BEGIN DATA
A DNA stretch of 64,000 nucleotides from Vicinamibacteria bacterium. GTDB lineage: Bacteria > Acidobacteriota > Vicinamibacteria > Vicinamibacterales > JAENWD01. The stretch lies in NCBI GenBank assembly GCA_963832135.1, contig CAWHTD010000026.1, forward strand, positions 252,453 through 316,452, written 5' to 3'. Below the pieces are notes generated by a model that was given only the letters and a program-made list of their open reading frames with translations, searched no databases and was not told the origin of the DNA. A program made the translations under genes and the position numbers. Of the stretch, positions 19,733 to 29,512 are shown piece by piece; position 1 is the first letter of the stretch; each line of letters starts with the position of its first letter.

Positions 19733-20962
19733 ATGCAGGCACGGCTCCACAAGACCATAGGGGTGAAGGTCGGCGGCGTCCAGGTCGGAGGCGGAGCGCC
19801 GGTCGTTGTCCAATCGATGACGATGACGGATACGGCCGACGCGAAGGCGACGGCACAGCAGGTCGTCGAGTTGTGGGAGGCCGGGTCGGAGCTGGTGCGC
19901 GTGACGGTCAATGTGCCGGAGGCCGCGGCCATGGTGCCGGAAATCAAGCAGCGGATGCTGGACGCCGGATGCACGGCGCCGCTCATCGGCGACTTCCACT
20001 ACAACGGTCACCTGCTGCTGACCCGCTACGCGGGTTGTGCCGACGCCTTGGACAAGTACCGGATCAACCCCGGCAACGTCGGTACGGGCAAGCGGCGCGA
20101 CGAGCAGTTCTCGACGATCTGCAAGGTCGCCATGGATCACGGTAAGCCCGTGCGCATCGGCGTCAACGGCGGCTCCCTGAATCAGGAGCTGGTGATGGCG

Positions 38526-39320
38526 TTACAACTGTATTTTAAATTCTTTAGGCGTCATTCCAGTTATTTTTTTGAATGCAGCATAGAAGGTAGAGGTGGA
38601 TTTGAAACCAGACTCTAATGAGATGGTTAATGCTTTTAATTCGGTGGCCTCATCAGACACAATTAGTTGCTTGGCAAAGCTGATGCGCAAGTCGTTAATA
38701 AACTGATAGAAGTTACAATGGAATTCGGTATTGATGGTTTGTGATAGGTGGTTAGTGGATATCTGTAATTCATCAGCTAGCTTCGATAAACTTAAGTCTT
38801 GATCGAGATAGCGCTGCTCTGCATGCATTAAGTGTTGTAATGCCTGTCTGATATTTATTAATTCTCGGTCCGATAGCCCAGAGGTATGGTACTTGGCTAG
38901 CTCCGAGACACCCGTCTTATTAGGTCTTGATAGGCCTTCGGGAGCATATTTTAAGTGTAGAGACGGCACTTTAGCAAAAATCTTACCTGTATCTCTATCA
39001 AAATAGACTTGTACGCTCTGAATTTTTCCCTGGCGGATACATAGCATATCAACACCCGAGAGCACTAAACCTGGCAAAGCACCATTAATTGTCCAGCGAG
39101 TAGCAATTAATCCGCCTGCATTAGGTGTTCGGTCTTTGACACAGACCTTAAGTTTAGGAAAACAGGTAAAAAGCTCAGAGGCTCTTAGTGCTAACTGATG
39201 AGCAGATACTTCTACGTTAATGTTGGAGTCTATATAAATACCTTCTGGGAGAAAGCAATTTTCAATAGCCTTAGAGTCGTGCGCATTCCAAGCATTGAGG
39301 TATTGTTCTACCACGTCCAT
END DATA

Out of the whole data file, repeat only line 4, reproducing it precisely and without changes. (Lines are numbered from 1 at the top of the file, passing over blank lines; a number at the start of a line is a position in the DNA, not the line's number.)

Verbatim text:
19801 GGTCGTTGTCCAATCGATGACGATGACGGATACGGCCGACGCGAAGGCGACGGCACAGCAGGTCGTCGAGTTGTGGGAGGCCGGGTCGGAGCTGGTGCGC